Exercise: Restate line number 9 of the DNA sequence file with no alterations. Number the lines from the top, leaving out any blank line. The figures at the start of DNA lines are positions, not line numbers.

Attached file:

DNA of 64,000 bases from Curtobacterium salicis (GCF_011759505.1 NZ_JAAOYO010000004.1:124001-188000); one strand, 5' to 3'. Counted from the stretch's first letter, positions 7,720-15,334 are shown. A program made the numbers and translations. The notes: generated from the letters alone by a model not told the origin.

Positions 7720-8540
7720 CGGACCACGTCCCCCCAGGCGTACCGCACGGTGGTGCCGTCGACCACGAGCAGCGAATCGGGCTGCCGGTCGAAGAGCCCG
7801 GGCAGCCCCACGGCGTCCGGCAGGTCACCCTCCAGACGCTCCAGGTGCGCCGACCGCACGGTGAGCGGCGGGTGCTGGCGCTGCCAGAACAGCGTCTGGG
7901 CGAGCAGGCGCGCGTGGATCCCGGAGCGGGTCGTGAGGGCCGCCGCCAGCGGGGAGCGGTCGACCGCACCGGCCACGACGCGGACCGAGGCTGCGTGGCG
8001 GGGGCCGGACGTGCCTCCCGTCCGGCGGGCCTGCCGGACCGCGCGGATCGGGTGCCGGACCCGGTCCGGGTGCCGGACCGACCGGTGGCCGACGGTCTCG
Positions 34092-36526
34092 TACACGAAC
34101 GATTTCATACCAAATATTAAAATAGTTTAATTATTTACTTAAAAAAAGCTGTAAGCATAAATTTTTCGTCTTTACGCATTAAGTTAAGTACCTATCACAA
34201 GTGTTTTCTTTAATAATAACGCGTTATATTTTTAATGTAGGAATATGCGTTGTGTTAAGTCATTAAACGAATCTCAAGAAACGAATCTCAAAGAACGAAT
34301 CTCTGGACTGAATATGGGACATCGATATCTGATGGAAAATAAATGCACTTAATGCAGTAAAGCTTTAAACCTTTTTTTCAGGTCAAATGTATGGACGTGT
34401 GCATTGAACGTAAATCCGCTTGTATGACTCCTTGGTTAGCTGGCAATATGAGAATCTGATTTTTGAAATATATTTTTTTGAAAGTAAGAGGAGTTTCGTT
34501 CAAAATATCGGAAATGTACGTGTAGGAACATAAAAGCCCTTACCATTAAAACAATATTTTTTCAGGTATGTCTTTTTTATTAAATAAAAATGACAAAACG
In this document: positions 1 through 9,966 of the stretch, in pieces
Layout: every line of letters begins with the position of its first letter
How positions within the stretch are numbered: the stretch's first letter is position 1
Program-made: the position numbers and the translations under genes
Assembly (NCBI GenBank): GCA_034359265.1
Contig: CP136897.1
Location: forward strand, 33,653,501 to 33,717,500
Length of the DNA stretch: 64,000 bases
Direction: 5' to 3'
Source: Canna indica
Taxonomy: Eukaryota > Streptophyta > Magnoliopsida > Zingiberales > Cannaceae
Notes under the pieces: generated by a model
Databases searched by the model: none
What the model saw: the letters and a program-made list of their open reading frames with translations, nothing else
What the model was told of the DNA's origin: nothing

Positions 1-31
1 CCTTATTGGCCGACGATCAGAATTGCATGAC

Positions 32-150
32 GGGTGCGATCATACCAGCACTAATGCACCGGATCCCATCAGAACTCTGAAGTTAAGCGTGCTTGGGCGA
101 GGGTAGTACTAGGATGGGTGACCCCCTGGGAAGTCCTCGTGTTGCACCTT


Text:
34101 GATTTCATACCAAATATTAAAATAGTTTAATTATTTACTTAAAAAAAGCTGTAAGCATAAATTTTTCGTCTTTACGCATTAAGTTAAGTACCTATCACAA